PART 1 OF INTERVIEW WITH ROLAND GRAPOW OF MASTERPLAN (AND EX-HELLOWEEN)
Date: January 29, 2016
GUITARIST, PRODUCER, SONGWRITER AND EVEN LEAD VOCALIST, ROLAND GRAPOW HAS HANDLED ALL OF THESE DUTIES, MOST OF THEM ON NUMEROUS OCCASIONS AND OFTEN WITH GREAT SUCCESS. KNOWN WIDELY FOR HIS TENURE AS ONE OF THE GUITARISTS IN HELLOWEEN FROM 1989 TO 2001, GRAPOW WAS ABLE TO REINVENT HIMSELF WITH OWN BAND MASTERPLAN, WHICH SINCE 2003 HAS RELEASED FIVE STUDIO ALBUMS AND MORE RECENTLY THE LIVE CD/DVD ‘KEEP YOUR DREAM ALIVE.’ SLEAZE ROXX CAUGHT UP WITH GRAPOW TO DISCUSS MASTERPLAN’S NEW LIVE CD/DVD AND FUTURE PLANS BUT ALSO TO HAVE THE TALENTED MUSICIAN PROVIDE HIS THOUGHTS ON ALL OF THE STUDIO ALBUMS THAT HE WAS A PART OF DURING HIS TIME IN BOTH HELLOWEEN AND MASTERPLAN. PART 1 OF INTERVIEW COVERS MASTERPLAN’S NEW LIVE CD/DVD ALONG WITH GRAPOW’S SOLO ALBUMS AND MOST OF HIS TIME IN HELLOWEEN.
Sleaze Roxx: Congratulations on the first Masterplan live CD/DVD. From reading the CD booklet, it seems that you had planned on releasing this type of album for a long time. How come it took so long to release such an album?
Roland Grapow: To be honest, there is always like some technical stuff with the record label or something like that because the plan of Masterplan releasing a [live] DVD or CD was already from the beginning of our career like even 15 years ago. I remember that we recorded live shows especially in Düsseldorf [Germany] when we supported Hammerfall with the old line-up and I certainly have those records or those recordings, which are not that long. It’s around 45 minutes with Jorn [Lande] and Uli Kusch and the old line-up and it was a great show! AFM Records never wanted to release something live so early. They said maybe after three or four albums and then you know, then we had those line-up changes all the time. I felt now we have a stable line-up and I think it’s time to release something finally now, which took a long time. That’s why it took so long.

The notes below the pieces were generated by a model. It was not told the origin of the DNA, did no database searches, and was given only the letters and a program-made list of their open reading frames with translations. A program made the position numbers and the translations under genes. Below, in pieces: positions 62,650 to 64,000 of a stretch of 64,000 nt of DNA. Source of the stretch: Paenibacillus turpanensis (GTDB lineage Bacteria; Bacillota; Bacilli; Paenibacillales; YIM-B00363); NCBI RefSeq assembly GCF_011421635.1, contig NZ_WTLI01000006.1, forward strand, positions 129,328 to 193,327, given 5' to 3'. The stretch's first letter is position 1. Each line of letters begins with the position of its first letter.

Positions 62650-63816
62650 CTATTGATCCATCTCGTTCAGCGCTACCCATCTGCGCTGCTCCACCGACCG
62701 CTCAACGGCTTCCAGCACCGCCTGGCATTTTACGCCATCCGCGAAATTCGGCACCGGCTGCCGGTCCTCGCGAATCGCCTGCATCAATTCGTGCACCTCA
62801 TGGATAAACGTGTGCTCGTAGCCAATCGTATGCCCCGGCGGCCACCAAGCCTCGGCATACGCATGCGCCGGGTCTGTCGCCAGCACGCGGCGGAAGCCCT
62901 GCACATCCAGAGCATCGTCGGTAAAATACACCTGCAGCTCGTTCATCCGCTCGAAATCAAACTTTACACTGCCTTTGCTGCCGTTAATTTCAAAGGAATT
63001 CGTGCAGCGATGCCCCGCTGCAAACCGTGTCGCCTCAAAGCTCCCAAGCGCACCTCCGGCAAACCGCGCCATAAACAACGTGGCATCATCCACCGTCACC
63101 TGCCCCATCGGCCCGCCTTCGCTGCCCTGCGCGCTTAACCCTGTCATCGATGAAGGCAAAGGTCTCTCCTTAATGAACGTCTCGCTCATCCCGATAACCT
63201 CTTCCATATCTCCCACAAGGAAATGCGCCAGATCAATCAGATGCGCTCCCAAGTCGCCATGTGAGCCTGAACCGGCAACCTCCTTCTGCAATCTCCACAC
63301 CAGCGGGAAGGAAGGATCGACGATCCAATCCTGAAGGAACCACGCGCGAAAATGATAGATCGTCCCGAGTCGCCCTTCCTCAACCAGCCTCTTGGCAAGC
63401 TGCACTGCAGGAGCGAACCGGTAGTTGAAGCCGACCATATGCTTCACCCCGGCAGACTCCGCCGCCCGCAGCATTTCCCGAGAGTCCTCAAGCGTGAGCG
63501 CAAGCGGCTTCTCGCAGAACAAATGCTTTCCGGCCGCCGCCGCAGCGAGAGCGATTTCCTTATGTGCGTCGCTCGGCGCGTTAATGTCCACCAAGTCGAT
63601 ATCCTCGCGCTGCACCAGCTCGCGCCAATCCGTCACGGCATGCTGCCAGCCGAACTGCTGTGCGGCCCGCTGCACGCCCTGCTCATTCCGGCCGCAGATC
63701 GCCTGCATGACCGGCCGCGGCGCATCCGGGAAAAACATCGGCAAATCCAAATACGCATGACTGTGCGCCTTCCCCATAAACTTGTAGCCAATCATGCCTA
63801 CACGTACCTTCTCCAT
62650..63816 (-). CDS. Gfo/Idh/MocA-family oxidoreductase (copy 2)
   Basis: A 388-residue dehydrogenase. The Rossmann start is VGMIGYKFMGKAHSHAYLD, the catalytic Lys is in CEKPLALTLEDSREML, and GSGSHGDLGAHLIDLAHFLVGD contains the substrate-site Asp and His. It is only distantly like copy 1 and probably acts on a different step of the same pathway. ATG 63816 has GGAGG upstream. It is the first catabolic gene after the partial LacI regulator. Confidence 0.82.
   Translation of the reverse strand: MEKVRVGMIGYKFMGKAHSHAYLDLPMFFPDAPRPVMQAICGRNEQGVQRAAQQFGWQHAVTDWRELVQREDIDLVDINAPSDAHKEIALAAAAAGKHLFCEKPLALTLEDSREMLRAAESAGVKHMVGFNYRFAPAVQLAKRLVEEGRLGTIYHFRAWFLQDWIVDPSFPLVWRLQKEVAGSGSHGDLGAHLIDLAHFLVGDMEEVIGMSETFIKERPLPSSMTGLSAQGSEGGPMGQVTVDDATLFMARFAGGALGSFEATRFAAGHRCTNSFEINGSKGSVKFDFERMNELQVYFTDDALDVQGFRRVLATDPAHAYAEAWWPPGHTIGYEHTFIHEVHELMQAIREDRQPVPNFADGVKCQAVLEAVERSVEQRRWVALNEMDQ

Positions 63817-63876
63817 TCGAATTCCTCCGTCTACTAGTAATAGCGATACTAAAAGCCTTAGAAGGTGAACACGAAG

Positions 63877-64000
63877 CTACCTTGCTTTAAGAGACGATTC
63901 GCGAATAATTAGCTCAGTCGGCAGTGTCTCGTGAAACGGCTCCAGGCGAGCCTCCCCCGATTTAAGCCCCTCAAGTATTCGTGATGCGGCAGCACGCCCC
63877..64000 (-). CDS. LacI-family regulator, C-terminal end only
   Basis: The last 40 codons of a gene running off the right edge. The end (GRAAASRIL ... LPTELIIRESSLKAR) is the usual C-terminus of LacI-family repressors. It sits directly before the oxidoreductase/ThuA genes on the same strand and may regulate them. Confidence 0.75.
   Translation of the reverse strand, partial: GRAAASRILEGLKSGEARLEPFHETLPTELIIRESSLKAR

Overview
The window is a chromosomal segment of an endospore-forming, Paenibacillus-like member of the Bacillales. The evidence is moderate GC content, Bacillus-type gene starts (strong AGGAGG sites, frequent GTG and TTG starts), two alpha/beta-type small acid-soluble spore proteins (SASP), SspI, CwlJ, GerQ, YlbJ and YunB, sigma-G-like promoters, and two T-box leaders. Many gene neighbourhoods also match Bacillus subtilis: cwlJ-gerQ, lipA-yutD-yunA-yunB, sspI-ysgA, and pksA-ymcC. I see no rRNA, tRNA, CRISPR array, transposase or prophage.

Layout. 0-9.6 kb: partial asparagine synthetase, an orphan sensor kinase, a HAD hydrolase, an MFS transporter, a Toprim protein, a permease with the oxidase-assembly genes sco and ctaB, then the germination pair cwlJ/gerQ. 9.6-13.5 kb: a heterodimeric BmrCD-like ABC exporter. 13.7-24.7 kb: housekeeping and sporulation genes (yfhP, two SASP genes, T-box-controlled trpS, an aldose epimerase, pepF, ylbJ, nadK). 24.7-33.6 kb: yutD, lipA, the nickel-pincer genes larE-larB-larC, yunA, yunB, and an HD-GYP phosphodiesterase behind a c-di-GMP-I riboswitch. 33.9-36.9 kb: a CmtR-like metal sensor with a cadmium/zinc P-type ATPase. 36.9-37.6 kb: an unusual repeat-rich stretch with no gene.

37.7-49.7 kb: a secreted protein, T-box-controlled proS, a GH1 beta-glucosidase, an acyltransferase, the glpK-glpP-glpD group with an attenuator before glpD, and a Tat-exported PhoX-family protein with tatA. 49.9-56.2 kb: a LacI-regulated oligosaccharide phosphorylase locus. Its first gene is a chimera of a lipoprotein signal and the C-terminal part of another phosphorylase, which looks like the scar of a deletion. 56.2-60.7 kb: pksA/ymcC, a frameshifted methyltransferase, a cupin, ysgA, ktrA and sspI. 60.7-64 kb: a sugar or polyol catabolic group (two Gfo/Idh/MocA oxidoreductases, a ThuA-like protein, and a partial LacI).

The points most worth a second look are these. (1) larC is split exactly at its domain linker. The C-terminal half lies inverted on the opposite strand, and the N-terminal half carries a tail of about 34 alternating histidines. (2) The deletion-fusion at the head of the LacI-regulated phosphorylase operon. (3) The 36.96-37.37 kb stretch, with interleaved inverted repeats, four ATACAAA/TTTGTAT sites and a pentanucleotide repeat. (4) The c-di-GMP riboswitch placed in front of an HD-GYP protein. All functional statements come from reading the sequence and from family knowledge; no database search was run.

Sleaze Roxx: So “Keep Your Dream Alive’ is actually very heavy on the first Masterplan album, which I get because it is a very good album. How hard was it coming up with a setlist for the live CD/DVD?
Roland Grapow: Well, that’s not easy because you know, especially we already have five albums out so then you can choose a lot. I just realized of course that most of the classic songs are on the first two albums with Jorn [Lande] and Uli [Kusch], and a lot of people wanted to hear that. With Rick [Altzi] in the band singing and [bassist] Jari [Kainulainen], they really like these old songs as well and that’s why we are choosing more or less 60 to 70% of the old stuff and just highlights of you know, singles or extra songs. We included ‘MK II’, ‘Time To Be King’ and the new album so it’s more or less about making the fans happy. That’s the main thing you know? That’s why for the next album, we are planning a studio album next year where we will go back to the roots a little bit and want to get our old style of songwriting a little bit coming back.
Sleaze Roxx: Cool! That’s great! And when can we expect to have the next Masterplan studio album out?